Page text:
Subjects:

Endocrinology; Veterinary Services

Blass, Keith AndrewEffect of ivabradine, a novel If current inhibitor, on dynamic obstruction of the left ventricular outflow tract in cats with preclinical hypertrophic cardiomyopathy: a single-dose study
Master of Science, The Ohio State University, 2013, Veterinary Clinical Sciences
A relevant subset of cats with hypertrophic cardiomyopathy (HCM) develop dynamic obstruction of the left ventricular outflow tract and mitral regurgitation secondary to hypertrophy of the left ventricle and systolic anterior motion (SAM) of the mitral valve. This leads to an increase in left ventricular systolic pressure, and thus wall stress, that may ultimately lead to progression of the disease. While prospective studies documenting the morbidity and mortality associated with dynamic obstruction have not been performed in feline HCM, it is possible that the results would be similar to human studies, in which SAM has been proven repeatedly to be a negative prognostic indicator in HCM, as well as an independent predictor of disease progression and sudden death. Beta-blockers are the primary medication used to reduce heart rate and relieve dynamic left ventricular outflow tract obstruction in cats with HCM, however, side effects or contraindications sometimes limit their use. Ivabradine is a highly selective If current inhibitor that exerts negative chronotropic effects without significant effects on inotropy, lusitropy, or dromotropy as documented in multiple species. Ivabradine has been studied in cats, and has been shown to have unique heart rate lowering properties. The drug is clinically well tolerated without any discernable side effects, has only minimal effects on central hemodynamics, has pharmacokinetic and pharmacodynamic properties that allow for twice daily dosing, and enhances left atrial function. The purpose of this study was to determine whether ivabradine, at a single dose of 0.3 mg/kg PO, could reduce or eliminate dynamic obstruction of the left ventricular outflow tract in cats with HCM. In this prospective, randomized, double-blind, active-control single dose study, 21 cats with preclinical HCM and dynamic left ventricular outflow tract obstruction received one dose of atenolol at approximately 2 mg/kg PO or one dose of ivabradine at 0.3 mg/kg PO. Baseline and 3-hour post-treatment heart rate, echocardiographic variables, and blood pressure were recorded. Statistical comparisons were made using analysis of covariance (ANCOVA). Peak velocity in the left ventricular outflow tract was significantly decreased compared to baseline for both drugs, however the mean change in velocity was more reduced for atenolol (2.54 m/s; 95% confidence interval 1.83 m/s to 3.25 m/s) compared to ivabradine (0.51 m/s; 95% confidence interval 0.01 m/s to 1.01 m/s; P<0.0001). Echocardiographic indices of systolic function were largely unchanged by ivabradine, but reduced by atenolol. Doppler systolic blood pressure was not affected by either drug. Predictably, heart rate was reduced by both drugs. These findings indicate that a single dose of ivabradine at 0.3 mg/kg mildly reduces dynamic left ventricular outflow tract obstruction in cats with HCM while preserving systolic function, but this reduction is inferior compared to that achieved by atenolol and is likely not clinically relevant. Further studies evaluating the utility of ivabradine in reducing dynamic obstruction over a longer time period are needed.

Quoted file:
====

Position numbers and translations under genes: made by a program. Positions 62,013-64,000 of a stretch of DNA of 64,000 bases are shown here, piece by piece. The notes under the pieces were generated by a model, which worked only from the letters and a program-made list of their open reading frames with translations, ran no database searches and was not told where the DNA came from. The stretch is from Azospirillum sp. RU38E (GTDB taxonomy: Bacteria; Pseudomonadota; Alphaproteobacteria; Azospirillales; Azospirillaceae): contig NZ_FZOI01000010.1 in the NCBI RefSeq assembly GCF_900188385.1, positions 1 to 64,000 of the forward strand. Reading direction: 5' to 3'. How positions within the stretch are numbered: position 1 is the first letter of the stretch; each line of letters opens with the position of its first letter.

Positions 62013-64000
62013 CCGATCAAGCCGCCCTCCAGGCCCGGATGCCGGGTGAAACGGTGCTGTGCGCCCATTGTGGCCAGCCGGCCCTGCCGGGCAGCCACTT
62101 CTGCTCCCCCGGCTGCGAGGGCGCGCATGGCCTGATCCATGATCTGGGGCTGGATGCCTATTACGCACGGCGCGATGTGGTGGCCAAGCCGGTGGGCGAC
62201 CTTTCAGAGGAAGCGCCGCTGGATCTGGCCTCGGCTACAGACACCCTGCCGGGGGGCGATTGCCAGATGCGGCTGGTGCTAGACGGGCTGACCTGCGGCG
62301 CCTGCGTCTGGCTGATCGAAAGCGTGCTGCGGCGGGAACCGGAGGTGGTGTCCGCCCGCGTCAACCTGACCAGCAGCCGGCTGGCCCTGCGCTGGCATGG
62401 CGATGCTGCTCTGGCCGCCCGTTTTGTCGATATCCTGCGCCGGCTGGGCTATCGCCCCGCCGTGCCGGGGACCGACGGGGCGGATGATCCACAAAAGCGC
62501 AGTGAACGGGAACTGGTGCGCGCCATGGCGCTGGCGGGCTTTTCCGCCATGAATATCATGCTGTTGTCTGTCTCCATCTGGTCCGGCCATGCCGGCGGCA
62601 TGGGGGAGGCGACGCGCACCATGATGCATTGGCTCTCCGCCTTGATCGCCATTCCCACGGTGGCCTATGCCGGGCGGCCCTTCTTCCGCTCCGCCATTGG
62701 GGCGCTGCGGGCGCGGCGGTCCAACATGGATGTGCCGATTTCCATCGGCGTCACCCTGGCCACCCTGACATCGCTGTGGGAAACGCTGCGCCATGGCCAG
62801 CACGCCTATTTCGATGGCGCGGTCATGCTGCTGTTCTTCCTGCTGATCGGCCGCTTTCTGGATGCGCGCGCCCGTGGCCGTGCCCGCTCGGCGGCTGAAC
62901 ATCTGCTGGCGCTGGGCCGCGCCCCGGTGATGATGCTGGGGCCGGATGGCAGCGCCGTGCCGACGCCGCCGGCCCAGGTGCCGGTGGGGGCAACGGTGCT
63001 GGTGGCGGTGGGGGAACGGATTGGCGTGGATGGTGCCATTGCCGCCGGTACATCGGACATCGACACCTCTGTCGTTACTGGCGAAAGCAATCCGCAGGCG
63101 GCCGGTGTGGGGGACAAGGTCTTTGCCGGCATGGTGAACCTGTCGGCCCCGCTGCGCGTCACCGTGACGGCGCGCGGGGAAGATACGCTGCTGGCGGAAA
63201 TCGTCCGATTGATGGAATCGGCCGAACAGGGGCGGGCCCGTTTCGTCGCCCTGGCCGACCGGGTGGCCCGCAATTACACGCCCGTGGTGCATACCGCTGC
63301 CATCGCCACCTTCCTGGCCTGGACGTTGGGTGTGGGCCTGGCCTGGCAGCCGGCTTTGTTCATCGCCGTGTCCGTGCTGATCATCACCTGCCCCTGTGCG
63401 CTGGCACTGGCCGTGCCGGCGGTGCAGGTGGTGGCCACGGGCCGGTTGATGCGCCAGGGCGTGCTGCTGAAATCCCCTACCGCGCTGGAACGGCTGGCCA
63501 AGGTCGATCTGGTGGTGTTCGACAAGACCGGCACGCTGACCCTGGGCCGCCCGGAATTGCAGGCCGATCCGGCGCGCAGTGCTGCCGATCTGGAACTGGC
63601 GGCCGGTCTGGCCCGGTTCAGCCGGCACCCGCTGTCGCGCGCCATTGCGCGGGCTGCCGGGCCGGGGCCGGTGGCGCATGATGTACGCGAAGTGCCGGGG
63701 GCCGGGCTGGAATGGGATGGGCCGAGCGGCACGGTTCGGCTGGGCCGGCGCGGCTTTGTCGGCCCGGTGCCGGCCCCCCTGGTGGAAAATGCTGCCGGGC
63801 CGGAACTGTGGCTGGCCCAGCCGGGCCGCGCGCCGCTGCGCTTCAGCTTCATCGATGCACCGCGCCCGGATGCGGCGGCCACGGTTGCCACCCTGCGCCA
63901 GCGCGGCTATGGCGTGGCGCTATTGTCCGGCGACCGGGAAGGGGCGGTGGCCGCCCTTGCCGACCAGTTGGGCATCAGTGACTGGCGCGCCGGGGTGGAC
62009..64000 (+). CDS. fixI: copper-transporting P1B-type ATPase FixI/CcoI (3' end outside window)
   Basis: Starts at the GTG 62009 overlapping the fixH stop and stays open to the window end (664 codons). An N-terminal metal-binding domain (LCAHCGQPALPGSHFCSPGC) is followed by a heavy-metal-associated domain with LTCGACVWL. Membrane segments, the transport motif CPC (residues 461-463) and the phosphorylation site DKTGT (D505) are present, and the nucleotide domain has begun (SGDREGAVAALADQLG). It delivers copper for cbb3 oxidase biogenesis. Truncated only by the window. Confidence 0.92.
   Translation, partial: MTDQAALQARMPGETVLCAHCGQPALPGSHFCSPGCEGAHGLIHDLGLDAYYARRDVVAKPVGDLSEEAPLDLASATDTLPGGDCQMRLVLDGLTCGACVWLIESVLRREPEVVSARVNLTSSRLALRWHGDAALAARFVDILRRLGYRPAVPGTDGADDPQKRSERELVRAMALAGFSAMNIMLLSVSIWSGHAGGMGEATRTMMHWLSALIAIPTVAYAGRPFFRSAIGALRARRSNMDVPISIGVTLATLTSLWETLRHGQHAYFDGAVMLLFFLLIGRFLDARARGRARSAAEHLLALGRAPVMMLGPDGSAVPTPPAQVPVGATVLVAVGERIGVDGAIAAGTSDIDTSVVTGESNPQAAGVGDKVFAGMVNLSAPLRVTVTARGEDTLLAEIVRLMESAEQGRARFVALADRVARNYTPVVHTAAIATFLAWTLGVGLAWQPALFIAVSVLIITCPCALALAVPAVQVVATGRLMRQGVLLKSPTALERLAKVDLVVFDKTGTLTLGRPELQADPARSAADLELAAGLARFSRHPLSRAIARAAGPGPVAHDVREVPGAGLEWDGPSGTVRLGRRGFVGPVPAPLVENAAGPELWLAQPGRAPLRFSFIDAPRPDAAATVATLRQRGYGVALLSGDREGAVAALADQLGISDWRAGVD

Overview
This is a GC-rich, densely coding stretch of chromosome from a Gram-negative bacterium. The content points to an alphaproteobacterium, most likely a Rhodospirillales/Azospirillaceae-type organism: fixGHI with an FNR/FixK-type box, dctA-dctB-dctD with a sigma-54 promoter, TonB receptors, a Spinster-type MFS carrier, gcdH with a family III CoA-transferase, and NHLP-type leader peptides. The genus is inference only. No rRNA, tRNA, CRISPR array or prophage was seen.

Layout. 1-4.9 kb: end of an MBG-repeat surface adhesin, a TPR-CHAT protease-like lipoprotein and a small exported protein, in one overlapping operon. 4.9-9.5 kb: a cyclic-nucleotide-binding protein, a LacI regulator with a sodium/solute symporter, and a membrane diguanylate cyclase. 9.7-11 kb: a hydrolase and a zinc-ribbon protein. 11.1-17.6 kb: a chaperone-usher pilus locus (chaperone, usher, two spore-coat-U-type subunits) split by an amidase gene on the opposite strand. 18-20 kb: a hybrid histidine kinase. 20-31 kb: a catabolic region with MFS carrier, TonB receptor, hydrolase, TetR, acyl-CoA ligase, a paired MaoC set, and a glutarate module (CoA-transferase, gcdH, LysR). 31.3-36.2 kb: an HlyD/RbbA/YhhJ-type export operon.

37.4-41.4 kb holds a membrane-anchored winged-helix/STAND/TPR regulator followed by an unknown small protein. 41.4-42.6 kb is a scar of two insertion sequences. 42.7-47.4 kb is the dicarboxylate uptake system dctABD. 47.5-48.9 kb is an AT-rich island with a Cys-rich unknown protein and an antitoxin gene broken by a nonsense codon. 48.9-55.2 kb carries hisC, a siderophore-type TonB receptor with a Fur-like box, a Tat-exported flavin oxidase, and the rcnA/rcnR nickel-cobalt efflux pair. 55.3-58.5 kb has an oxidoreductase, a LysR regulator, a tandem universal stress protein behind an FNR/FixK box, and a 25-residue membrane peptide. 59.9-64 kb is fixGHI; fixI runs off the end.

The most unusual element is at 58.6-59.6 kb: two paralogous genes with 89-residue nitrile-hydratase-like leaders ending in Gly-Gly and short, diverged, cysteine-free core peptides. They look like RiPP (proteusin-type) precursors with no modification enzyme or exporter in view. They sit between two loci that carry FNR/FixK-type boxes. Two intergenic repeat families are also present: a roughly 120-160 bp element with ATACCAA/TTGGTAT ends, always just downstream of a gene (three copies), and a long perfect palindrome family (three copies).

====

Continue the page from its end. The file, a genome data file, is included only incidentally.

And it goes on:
Committee:

Karsten Schober (Advisor); John Bonagura (Committee Member); Brian Scansen (Committee Member)

Subjects:

Veterinary Services

Keywords:

Ivabradine; Feline; Hypertrophic Cardiomyopathy; Systolic Anterior Motion; Dynamic Left Ventricular Outflow Tract Obstruction; Amyl Nitrite

Jugan, Maria ChristineEffects of Akkermansia muciniphila Supplementation on Markers of Intestinal Permeability in Dogs Following Antibiotic Treatment
Master of Science, The Ohio State University, 2017, Comparative and Veterinary Medicine
Diarrhea and other sequelae of gastrointestinal hyperpermeability are common complications of antibiotic therapy. Akkermansia muciniphila is a mucin-degrading bacterium, positively associated with gastrointestinal epithelial health and decreased permeability. The objectives of this study were to measure effects of oral Akkermansia administration on markers of gastrointestinal permeability following antibiotic administration. Eight healthy, purpose-bred dogs were randomized to receive either Akkermansia (109 CFU/kg; N=4) or vehicle (N=4) for 6 days following a 7-day course of metronidazole. After a 20-day washout, dogs were crossed-over to the alternate treatment. After an additional 20-day washout, the experiment was repeated with amoxicillin-clavulanate. Fecal Akkermansia qPCR and plasma concentrations (measured by ELISA) of cytokeratin-18, lipopolysaccharide, and glucagon-like peptides (GLP-1, GLP-2) were measured at baseline (T0), post-antibiotic (T1), and post-treatment (vehicle or Akkermansia; T2). For each antibiotic, absolute or delta concentrations were compared between time-points using paired samples t test. Akkermansia was detected in feces in 7/8 dogs following supplementation (T2) but not at T0 or T1. Delta (T2-T1) cytokeratin-18 after metronidazole was significantly lower on vehicle (-0.27 ng/ml) versus Akkermansia (2.4 ng/ml; p=0.03). Cytokeratin-18 concentrations tended to decrease from T0 to T1 on amoxicillin-clavulanate (p=0.05). Post-prandial GLP-1 concentrations (38.2 pM) were higher than pre-prandial (15.5 pM) concentrations. No adverse side-effects or other significant biomarker alterations were noted. Akkermansia muciniphila PCR detection suggested successful gastrointestinal transit following oral supplementation in dogs, with an effect on gastrointestinal epithelium based on plasma cytokeratin-18 alterations. Further study is needed to determine impact in dogs with naturally-occurring disease.

Committee:

Prosper Boyaka, PhD (Advisor); Chen Gilor, DVM, PhD (Committee Member); Joshua Daniels, DVM, PhD (Committee Member)

Subjects:

Veterinary Services

Keywords:

Akkermansia muciniphila; gastrointestinal permeability; antibiotics; canine; fecal score